During these past few weeks there has been a stream of classic 1977 UK punks band bands floating through, or announced to play in, Sin City, aka Sydney. Names like Buzzcocks and The Stranglers have been something of a call-to-arms. And now a band that has less of a profile locally, Stiff Little Fingers, is playing.
Stiff Little Fingers emerged out of Belfast in 1977 as a bunch of teenagers playing in a punk band in a city with its soul ripped apart. It was a hard place but one that still had heart. Anyone who looks at news footage at the time knows Belfast was a warzone.
I remember a great uncle telling me first-hand stories of how brutal the city really was. Daily body searches by the English soldiers, ruthless gangs that murdered you for your religion and children that were bashed within an inch of their lives after school for walking down the wrong street. Entrenched generational anger and hatred ran deep on both sides.
It’s a Friday night in Adelaide and I’m coming down with a bug. Systemaddicts are headlining, but I miss them and go home to crappy night’s sleep, so serve me right. But let's re-cap...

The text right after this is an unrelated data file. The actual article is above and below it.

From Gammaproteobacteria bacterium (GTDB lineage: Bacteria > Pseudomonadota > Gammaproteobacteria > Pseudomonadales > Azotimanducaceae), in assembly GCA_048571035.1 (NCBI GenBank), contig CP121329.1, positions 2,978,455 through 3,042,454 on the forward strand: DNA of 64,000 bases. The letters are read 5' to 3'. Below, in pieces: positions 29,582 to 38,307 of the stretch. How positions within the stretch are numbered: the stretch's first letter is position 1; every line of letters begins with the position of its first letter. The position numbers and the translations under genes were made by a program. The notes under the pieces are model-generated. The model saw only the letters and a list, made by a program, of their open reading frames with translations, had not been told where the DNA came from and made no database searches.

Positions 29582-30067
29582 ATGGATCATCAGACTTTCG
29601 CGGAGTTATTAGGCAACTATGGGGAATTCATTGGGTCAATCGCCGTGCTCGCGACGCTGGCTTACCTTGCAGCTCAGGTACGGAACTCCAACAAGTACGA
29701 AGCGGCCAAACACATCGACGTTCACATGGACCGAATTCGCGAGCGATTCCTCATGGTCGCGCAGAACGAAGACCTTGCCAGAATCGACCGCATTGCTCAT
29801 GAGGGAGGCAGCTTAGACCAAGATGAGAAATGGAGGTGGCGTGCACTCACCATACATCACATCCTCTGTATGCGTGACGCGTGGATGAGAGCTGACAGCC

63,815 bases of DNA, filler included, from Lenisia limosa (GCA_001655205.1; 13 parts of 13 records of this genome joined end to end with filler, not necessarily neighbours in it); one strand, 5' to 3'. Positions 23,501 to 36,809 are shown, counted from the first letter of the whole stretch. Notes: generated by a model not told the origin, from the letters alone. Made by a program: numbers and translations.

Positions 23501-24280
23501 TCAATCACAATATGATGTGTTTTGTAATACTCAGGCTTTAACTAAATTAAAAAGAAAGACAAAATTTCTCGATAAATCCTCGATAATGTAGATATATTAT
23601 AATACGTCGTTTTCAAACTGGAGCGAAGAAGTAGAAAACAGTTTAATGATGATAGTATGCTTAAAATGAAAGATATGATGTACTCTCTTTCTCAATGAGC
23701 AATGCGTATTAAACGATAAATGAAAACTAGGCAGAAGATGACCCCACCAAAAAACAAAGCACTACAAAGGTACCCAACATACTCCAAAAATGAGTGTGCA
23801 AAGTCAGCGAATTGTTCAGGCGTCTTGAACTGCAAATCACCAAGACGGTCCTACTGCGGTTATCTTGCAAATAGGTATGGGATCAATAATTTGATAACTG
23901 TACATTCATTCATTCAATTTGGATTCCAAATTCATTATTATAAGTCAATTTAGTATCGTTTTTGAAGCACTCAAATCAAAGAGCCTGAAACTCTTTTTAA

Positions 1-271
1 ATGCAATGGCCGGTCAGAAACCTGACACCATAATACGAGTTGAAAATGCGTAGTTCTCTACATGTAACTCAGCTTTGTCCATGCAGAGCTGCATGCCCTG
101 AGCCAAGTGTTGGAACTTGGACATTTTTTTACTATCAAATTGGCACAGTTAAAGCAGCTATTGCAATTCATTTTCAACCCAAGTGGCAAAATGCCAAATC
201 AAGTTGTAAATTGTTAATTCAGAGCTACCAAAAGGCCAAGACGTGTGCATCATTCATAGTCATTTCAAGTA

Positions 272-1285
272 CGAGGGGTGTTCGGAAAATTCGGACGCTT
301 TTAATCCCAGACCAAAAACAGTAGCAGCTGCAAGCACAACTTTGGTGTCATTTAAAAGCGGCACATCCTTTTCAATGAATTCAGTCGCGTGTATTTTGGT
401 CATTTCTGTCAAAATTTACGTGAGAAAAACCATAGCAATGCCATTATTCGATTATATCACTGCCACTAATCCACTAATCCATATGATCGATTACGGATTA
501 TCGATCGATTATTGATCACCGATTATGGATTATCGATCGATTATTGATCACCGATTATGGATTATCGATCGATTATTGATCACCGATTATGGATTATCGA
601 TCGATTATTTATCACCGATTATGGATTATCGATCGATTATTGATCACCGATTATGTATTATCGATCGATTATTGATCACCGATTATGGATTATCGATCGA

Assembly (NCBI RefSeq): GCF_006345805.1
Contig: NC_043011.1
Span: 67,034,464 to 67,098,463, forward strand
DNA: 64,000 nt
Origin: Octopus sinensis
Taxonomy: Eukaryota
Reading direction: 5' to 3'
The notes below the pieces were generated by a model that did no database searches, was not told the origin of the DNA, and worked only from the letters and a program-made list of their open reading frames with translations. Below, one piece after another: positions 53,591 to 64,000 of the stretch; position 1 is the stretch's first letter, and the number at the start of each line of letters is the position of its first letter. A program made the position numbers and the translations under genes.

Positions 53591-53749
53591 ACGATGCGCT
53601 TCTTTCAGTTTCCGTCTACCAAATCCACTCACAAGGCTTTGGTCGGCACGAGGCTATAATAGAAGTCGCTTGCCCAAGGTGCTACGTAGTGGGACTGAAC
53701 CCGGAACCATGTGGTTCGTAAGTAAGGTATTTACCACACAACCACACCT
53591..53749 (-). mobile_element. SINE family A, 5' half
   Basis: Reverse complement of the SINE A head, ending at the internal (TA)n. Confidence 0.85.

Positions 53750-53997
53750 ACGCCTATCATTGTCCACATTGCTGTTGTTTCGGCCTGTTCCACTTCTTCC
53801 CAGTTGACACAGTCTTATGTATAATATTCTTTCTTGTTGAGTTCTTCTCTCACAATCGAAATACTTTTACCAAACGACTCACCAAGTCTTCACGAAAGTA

First up, was a support with the best name I’ve heard in years: Those Magnificent Screaming Bastards.
Bob Dylan once said: “I should have never been successful: I was a fluke” In other words: Music that I write and perform, historically speaking, has never had mass appeal, he explained.
I have to agree with that; art that is intelligent, at times challenging and thoughtful does not generally have mass appeal (with a few exceptions.) KISS, One Direction and The Eagles have all sold mega tonnes of albums. delivered in massive crates (along with packs of Cornflakes) to mega stores, and still play sold-out arenas.
Meanwhile, artists like Ed Kuepper are down the road performing in small clubs, releasing music on their own labels and playing in intimate settings to refined music geeks and fans who like to think about their music.
It was tiny clubs where you could go to see Coltrane, Mingus or, on another level, Dave Van Ronk. It is perfect that we can see Ed in these venues.
The Camelot Lounge is quite a special place. It is a decent live venue in Sydney. So much care and thought has placed into this venue, which also includes the downstairs Django Bar.
It’s like a well-manicured museum - right down to the camel obsession and the food announcements that mimic RSL clubland bingo calls.
“No 67 your pizza ready and that rhymes with heaven” is quaint, and annoying at the same time: that said the booze is a good price. Places like this are truly a godsend.